Friday, November 03, 2006


We have power!

I feel like a whole person once again, reattached to my precious laptop. And so here is my update:

I can hardly believe it, but my 6 week block in anaesthetics, respiratory and intensive care mdeicine ends tomorrow. Where does time go? I’ve really enjoyed the practical aspects of anaesthetics and intensive care – cannulating, intubating, even bagging! I haven’t enjoyed dredging the dark depths of my mind to find (to attempt to find…) important bits of physiology and put them together to make sense of a patient’s situation and treatment. Hard, but intellectually challenging, and I love a challenge. However, I did not love today’s final tutorial, lasting 3 hours and 30 minutes. That’s 6 of us being grilled by a consultant anaesthetist on renal support, 2 ‘virtual’ cases and a formative MCQ. My brain was melting out of my ears by the time we finished!

I’ve also made a really good friend on this block, a girl named Lily. We get on like a house on fire, and she’s even joined the choir!

2. Halloween
I finished the costume. Wire frame, paper mache, primer, acrylics. It was so much fun and was definitely the most infamous costume in Birmingham. Everyone seemed to have heard about my pumpkin. And it was pretty damn cool, even if I say so myself! I took him (I named the pumpkin Algernon, Algy to his friends) to the Lickey Hills on Tuesday night, with the wilderness medicine society. They’re all terribly outdoorsy, and Lily had persuaded me to go. She was then a very rubbish no show (apparently, having your shoulder ligaments arthroscopically screwed back to your bones and a rotator cuff repair at the same time 10 days ago means you shouldn’t go out running around the woods in the dark. Whatever). I dragged my housemates Sylvia and Di out too, and we headed off, thinking it would be light hearted fun.

But when we stepped off the train, we were handed a map and a compass and told to set off… I don’t know how to use a compass…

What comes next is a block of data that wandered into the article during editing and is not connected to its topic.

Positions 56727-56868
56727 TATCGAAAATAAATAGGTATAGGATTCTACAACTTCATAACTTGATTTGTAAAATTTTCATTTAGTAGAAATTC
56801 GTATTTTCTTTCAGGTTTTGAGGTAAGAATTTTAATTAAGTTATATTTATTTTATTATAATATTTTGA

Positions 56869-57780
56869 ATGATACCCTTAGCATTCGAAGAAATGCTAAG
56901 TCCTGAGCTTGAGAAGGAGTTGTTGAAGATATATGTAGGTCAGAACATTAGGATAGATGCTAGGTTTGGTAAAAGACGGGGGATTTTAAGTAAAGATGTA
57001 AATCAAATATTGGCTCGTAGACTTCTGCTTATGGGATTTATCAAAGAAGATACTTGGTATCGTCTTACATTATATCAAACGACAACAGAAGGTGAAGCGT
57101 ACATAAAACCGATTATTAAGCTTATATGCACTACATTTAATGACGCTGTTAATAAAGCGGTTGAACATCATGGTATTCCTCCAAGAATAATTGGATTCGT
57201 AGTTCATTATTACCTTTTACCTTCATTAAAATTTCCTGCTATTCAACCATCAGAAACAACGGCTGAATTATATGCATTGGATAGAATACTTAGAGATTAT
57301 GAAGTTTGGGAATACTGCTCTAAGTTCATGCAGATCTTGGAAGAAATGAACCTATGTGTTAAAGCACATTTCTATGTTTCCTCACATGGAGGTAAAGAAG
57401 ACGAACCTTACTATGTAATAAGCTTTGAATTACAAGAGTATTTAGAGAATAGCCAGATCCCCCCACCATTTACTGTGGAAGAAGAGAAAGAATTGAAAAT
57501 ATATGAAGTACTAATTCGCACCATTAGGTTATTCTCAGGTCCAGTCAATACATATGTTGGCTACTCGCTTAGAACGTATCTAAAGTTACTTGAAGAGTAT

I discovered that 1) paper mache pumpkins with lights inside make good torches to read maps by 2) my night vision is pretty good 3) my sense of direction is even better, as well as my memory for places I’ve been once before, about 2 months ago, in daylight.

In the end, I had a spiffing time, but it was a bit dodgy in places!

3. Speed dating…
No joke, me and a bunch of friends (including Lily and my housemate Di) are actually going speed dating next week. I think it’s going to be hilarious – probably in a really excruciating way, but never mind eh, will provide me with good fodder for diner party stories! Expect a full post on it after the event…

Currently listening to: The Gift of Music, by John Rutter. I love his version of ‘Be thou my vision’. It’s already one of my favourite hymns, and that arrangement is particularly lovely.

PS Does anyone have any good ideas for interesting conversation starters for speed dating? I have four minutes with each guy. Eeeeek!


Tall Medstudent said...

Try using your template for a medical history. "What brings you in today?" "Have you ever been admitted to hospital?" "Would you say that you are happy with your social supports?" "Do you ever see little green men in your kitchen sink?"

Anna said...


Do you think I should examine them too?

med neophyte said...

In my past life I interviewed students for summer jobs at our company. One year we would come up with some creative task for the applicants; tell us a joke, tell us a ghost story; draw us a picture. I am not sure if it a good way to discriminate between potential dates but it an excellent way to see how spontaneous and confident people are. And it is hugely entertaining.